Could Suffolk’s A14 and A12 become part of new national “Expressway” network?
- Credit: Gregg Brown
Suffolk’s busiest roads have been included in a list of new national “Expressway” routes by the government – raising hopes that the A14 in the county could be in line for major improvements in years ahead.
And that would also mean the A12 between Colchester and Copdock could also be improved to ensure the region’s strategic road network was fit for the 21st century.
Highways England, the government-owned company with responsibility for the operation, maintenance and improvement of the motorways and trunk roads in England, has issued its Strategic Road Network Initial Report.
This provides a long list of those roads projects that have met the basic criteria for further evaluation by the Department for Transport.
The A14 in Suffolk is marked as a ‘“current, planned and potential expressway.” The report outlines the phased process in upgrading a highway into an expressway, including improvements to junctions with other roads – the key demand of the current campaign.
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That could cost hundreds of millions of pounds – the largest single project would be rebuilding the Copdock Interchange to the south of Ipswich.
The costs of that have not been fully estimated – but it would be well over £100m. Other junction improvements would not be as expensive, but could run into several million pounds each.
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However the financial benefit to the Suffolk economy could run into billions of pounds because the A14 is the key route to Britain’s busiest container port.
Bury St Edmunds MP Jo Churchill MP, chair of the Suffolk Chamber of Commerce-led No More A14 Delays in Suffolk Strategy Board, welcomed the report.
She said: “This news is a huge motivator in our campaign to improve the A14 in Suffolk. Recognition of the need to upgrade the A14 to an expressway is incredibly promising.”
Stephen Britt, chair of Suffolk Chamber of Commerce’s Transport and Infrastructure Board added: “the inclusion of the A14 in Suffolk as a potential expressway is great news for the county and a vindication of the No More A14 Delays in Suffolk campaign.
“Expressways are motorway-grade two-lane highways and their designation requires that all junctions off and on to them are enhanced – the whole point of our lobbying efforts to address the seven major pinch points along the A14 in Suffolk.
“We now look forward to the Department for Transport’s consultation into this report where we will continue to make the case for the A14 – and other Suffolk projects – being included in the final Roads Investment Strategy document (RIS2).”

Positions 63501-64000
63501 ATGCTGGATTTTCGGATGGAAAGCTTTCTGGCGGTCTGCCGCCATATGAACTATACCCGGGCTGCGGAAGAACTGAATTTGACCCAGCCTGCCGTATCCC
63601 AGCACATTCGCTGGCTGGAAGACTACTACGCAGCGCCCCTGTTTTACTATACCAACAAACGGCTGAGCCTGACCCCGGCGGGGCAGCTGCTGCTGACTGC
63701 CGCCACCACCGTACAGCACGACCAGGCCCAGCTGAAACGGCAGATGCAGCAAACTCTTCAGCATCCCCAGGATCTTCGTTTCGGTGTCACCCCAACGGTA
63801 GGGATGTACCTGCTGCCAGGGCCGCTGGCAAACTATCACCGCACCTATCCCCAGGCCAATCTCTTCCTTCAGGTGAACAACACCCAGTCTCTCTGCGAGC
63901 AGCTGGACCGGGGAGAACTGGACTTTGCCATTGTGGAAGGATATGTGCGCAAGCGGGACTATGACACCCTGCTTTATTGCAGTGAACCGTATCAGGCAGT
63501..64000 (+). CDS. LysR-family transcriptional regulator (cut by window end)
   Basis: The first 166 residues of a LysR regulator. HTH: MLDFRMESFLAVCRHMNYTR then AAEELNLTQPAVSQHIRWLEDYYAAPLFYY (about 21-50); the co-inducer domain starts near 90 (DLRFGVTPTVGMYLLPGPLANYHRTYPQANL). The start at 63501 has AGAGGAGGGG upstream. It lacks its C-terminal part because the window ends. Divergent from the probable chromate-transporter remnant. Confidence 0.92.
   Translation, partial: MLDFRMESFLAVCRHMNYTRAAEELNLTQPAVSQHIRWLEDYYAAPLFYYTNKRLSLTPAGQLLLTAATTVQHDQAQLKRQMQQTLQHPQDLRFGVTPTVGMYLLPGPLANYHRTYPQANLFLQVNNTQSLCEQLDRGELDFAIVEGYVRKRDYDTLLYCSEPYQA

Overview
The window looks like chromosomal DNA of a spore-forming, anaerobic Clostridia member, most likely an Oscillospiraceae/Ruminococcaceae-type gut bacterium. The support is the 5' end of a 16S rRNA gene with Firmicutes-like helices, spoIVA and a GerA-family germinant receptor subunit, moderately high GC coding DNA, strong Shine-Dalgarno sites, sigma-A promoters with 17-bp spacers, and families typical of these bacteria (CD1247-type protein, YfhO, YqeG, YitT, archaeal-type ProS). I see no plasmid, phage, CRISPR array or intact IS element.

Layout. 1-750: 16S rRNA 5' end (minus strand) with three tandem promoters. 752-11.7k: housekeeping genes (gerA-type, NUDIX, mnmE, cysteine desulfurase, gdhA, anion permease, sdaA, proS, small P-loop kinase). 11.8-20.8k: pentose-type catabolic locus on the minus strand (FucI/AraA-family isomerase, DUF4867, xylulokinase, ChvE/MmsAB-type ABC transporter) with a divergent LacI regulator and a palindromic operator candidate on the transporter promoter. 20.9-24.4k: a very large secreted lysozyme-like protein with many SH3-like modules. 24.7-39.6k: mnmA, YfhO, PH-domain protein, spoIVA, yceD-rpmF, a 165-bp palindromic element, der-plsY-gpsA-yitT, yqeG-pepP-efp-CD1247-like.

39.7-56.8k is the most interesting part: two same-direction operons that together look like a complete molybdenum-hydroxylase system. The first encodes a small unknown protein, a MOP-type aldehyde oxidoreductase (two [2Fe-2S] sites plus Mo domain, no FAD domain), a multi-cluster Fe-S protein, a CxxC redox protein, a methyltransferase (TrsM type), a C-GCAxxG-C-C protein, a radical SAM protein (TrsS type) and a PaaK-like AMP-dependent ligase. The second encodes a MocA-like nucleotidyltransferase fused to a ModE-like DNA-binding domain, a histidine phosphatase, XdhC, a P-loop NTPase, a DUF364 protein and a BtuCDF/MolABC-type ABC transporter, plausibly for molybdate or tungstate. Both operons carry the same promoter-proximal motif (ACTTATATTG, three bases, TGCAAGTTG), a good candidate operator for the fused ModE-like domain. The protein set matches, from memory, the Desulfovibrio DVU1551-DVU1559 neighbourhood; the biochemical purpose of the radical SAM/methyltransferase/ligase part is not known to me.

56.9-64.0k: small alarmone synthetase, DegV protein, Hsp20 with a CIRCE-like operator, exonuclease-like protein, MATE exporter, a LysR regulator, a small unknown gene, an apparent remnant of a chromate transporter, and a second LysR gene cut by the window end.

A Highways England Spokesman said: “The Expressways vision proposed in Highways England’s Initial Report outlines Highways England’s vision for the future and is subject to a consultation led by the Department for Transport.
“Once the consultation on the Initial Report has been completed and conclusions are known, we will be able to assess the implications for the A14. We will continue to engage with our stakeholders and keep people informed throughout the process.”
The seven pinch points on the A14 that the Chamber wants to see improved are:
Junction 37 (Exning) where the A14 meets the busy A142
Junction 43 (Bury St. Edmunds - Central) which suffers from significant tailbacks as it meets the A134
Junction 44 (Bury St Edmunds - Moreton Hall) which suffers from significant tailbacks, with a major development still to be built
Junction 55 (Copdock Interchange) where the A14 meets the busy A12 and A1214
Junction 56 (Ipswich - Wherstead) which reaches its safe capacity at peak times, especially with HGVs
Junction 57 (Ipswich - Ransomes Europark) which reaches its safe capacity at peak times, especially with HGVs
Junction 58 (Ipswich - Seven Hills) where the A14 meets the busy A12
What is an Expressway?
An Expressway is to be a new classification of road between a motorway and a traditional dual carriageway to show a route that would flow faster than at present.
Roads would be designated A(M) – therefore the roads in Suffolk would be called A12(M) and A14(M) and motorway restrictions would be introduced.
There would be no slow-moving agricultural machines allowed to use them. Traffic would not be held up by tractors on the Orwell Bridge.
And junctions would be improved to allow traffic to join and leave the road at the speed of the prevailing traffic.
There would be extra emergency spaces at the side for vehicles to pull off – but roads would remain two-lane, rather than three, for most of their length.
And their roadsigns would be painted blue like motorways rather than green like principle A routes at present.